Two of the performersValerie Vigoda, electric violin, and Brendan Milburn, keyboardsco-wrote the work with Rachel Sheinkin and perform it with percussionist Gene Lewin. The staging is minimal (audio and lights by Kris Umezawa), the better to let the performers shine on their own.
The surprises begin with the first song. "Welcome to the overture," the performers sing in a tuneful version of the pre-show announcements. They then guide the audience through a simple story of a lonely office worker (Milburn) at loose ends on New Year's Eve, and a solitary woman (Vigoda) selling full-spectrum holiday lightbulbs door-to-door in an effort to combat Seasonal Affective Disorder, or depression caused by the lack of sunlight in winter.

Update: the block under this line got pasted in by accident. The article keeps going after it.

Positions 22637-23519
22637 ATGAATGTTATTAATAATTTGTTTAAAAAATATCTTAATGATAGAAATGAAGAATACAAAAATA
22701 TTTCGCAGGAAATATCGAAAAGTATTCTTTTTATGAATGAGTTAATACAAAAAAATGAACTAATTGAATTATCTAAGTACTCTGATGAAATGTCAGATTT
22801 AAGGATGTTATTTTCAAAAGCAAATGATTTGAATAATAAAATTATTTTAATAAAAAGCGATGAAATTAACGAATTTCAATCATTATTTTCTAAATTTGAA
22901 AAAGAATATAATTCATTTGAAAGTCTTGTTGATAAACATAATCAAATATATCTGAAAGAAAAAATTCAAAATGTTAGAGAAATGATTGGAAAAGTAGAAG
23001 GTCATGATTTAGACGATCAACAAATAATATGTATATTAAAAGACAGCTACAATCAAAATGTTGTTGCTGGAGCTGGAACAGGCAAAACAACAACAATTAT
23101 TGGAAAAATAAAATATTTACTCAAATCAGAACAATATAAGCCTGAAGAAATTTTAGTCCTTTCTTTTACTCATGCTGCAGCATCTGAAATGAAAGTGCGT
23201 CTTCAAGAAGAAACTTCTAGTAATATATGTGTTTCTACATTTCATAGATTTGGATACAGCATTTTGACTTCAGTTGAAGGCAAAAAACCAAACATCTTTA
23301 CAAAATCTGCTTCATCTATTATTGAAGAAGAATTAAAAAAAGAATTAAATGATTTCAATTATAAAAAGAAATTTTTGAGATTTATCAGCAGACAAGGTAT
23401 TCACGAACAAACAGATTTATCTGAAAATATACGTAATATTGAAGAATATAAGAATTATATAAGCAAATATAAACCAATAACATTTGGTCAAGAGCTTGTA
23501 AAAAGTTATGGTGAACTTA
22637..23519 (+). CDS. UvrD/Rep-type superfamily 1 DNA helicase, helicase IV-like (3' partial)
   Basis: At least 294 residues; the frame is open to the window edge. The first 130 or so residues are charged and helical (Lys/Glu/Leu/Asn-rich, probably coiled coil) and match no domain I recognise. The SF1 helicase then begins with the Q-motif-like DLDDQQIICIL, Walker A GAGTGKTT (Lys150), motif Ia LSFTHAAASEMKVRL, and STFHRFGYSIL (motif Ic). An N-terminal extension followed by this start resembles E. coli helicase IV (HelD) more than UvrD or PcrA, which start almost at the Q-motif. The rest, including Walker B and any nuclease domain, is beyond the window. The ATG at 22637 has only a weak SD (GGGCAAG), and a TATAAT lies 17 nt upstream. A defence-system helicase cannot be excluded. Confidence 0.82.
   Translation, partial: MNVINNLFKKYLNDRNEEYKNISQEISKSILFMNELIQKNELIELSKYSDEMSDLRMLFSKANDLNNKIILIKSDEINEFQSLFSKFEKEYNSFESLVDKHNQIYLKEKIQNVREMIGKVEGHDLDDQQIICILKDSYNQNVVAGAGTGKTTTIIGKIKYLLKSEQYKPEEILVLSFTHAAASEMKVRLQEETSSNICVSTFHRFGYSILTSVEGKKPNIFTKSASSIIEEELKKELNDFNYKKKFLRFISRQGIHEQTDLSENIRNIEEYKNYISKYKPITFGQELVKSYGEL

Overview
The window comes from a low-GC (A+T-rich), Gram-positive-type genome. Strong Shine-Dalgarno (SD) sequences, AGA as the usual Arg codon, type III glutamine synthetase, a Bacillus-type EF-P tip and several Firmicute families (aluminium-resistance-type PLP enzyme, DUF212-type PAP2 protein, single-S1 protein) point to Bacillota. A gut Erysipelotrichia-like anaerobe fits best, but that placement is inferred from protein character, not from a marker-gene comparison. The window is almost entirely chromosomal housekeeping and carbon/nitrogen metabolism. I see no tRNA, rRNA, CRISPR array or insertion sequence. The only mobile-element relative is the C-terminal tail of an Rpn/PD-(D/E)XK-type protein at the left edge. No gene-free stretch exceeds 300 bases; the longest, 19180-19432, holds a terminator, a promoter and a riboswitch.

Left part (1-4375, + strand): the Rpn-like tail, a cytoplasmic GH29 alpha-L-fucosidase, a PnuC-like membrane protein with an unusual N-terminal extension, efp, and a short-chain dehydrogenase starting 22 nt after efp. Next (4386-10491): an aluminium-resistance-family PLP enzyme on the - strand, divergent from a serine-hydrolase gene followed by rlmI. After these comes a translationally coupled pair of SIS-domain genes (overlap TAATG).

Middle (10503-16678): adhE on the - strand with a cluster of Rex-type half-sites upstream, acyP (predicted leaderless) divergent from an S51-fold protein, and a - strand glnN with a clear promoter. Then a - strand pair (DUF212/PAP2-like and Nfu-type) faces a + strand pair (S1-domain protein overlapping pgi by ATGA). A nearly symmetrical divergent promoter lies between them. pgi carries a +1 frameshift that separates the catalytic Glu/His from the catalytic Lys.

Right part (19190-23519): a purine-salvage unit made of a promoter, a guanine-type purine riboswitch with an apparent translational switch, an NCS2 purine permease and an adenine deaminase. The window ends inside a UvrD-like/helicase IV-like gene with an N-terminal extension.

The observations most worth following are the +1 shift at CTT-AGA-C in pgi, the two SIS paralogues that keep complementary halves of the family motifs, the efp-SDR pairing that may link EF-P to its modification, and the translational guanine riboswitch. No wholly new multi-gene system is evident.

The songs provide stream-of-consciousness insights into the characters, with striking imagery ("Snowflakes fall like velvet from iron-colored skies"). The humor is clever, some of the targets perhaps obvious (the prevalence of "Law & Order" reruns; the truism summed up as "Screwed-up people make great art"), more of them unexpected.
Much of the charm comes from GrooveLily's resolute unpretentiousness. "Welcome to our holiday non-spectacular non-extravaganza," Vigoda says, and she's right: this is entertainment on a delightful human scale. All three performers get their moments in the spotlightyes, even the drummerand their skill at negotiating their roles while playing their instruments is inspirational.